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Welcome back to our series of articles, unveiling more details and info about the making of A Plague Tale: Innocence, the upcoming adventure game by Asobo Studio coming 2019 to PlayStation 4, Xbox One and PC.

Today we dive into the creative process behind the main characters: Amicia and Hugo.

A glance at video game history makes it clear that a strong character can carry a story and game world alone. With that in mind, how did we create Amicia and Hugo for A Plague Tale: Innocence?

We discussed with Sébastien Renard, Lead Narrative Designer, about the story and characters of the game. Deciding who Amicia and Hugo had to be was relatively quick, but they’ve undergone many changes and iterations throughout the production process.

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The story comes from ancient tales. The team worked for a long time on old classical texts, from authors such as Perrault, Grimm and Andersen. Sébastien naturally chose to tell the tale of Amicia and Hugo the same way these authors did: by contrasting the naivety and innocence of children with a dangerous and dark world.

A Plague Tale: Innocence was born from this juxtaposition of the adults’ and childrens’ worlds, between innocence and corruption. In medieval folklore, it’s common to find the idea of purity in youth facing the trickery of the rest of the world.

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This background is perfect for telling a strong, intriguing story. It’s taken a year to reach the current result. Narration is always complicated, and you must iterate a lot and make tough choices to cover all the specificities of a video game, such as level design or gameplay. The story is still evolving today.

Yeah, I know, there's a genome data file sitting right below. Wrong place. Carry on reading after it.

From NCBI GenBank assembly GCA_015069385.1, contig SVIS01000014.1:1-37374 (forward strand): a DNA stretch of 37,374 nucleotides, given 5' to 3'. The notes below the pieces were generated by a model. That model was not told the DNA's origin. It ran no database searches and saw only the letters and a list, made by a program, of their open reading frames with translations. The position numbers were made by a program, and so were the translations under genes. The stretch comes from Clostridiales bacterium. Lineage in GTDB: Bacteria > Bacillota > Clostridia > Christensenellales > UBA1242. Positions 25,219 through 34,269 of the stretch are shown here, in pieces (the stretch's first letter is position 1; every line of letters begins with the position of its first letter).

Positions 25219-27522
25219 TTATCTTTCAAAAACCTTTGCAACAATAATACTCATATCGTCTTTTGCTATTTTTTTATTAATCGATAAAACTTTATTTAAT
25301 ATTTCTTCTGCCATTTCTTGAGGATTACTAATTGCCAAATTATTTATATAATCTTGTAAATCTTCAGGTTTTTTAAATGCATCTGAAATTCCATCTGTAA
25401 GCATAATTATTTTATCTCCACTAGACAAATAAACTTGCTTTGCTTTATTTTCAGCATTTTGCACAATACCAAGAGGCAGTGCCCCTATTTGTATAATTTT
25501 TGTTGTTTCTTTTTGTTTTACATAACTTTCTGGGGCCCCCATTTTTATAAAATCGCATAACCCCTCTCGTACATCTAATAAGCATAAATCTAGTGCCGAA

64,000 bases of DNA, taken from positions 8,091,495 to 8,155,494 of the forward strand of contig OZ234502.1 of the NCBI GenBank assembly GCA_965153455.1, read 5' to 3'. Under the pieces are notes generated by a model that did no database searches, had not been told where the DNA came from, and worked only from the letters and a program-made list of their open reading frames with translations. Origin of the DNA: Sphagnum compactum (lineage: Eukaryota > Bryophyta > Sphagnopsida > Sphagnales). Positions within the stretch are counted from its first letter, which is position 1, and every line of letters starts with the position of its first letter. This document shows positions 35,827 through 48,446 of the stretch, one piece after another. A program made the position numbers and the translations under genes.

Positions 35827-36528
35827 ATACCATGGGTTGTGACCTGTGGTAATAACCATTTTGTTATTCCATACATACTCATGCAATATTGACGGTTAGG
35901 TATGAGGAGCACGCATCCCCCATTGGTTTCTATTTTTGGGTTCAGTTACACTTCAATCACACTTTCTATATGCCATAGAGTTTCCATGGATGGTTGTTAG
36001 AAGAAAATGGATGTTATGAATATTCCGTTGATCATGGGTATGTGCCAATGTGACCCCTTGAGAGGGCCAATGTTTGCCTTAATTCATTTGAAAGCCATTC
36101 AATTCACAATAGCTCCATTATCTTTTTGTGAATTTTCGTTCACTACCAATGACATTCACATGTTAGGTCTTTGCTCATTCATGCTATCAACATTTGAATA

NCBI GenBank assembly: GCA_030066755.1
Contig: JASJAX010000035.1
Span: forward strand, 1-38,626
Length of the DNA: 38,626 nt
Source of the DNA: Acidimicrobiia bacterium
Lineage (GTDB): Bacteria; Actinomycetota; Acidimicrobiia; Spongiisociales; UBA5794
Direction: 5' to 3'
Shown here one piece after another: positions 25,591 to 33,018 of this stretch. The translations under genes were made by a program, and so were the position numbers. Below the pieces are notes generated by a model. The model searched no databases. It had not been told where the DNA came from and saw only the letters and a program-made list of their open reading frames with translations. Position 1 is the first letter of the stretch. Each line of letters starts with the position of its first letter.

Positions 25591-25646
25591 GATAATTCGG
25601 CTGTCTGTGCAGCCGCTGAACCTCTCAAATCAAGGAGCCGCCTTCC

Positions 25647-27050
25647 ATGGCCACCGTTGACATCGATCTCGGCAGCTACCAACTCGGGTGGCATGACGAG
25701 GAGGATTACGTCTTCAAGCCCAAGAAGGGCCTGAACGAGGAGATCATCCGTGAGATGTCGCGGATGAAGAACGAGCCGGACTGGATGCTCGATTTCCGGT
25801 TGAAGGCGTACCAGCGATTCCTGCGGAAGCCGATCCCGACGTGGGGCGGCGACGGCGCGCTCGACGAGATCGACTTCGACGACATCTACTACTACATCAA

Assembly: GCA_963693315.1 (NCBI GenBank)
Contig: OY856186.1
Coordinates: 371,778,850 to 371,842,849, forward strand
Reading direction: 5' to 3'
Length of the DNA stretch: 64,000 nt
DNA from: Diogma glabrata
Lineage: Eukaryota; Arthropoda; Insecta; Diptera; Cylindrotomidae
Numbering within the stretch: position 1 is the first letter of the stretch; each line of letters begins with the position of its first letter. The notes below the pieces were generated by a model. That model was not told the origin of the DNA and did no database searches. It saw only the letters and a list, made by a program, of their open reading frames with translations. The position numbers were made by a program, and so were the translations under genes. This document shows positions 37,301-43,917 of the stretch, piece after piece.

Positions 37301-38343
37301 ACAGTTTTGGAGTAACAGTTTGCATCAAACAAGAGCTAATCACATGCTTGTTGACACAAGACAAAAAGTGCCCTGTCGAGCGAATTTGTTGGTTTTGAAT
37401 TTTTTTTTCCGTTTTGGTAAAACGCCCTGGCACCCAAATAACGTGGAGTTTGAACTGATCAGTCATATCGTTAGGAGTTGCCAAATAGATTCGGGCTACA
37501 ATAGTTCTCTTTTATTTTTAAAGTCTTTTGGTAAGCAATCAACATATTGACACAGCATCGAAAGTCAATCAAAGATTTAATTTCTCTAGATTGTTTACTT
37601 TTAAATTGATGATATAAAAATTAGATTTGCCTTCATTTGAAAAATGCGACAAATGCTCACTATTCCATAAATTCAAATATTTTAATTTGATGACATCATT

Amicia and Hugo were born together on paper, making them inseparable for the team. This unique and strong link makes them realistic. They echo with the child that everyone has been.

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It’s been a huge task to ensure they have a goal, desires, and doubts coherent with their lives, building their psyche, and making sure their reactions throughout the game are coherent with their emotional background. Creating Amicia and Hugo’s physiques was also a challenge, because a child doesn’t move, react or speak like an adult, and the team had to stick to the historical period while reflecting their personalities.

The result is two innocent children facing a brutal and ruthless world, in which millions of rats ravage the Kingdom of France - already beset by war and the Black Death.

See you next week for more info and exclusive anecdotes about the creative process behind A Plague Tale: Innocence!

last edited by Iyagovos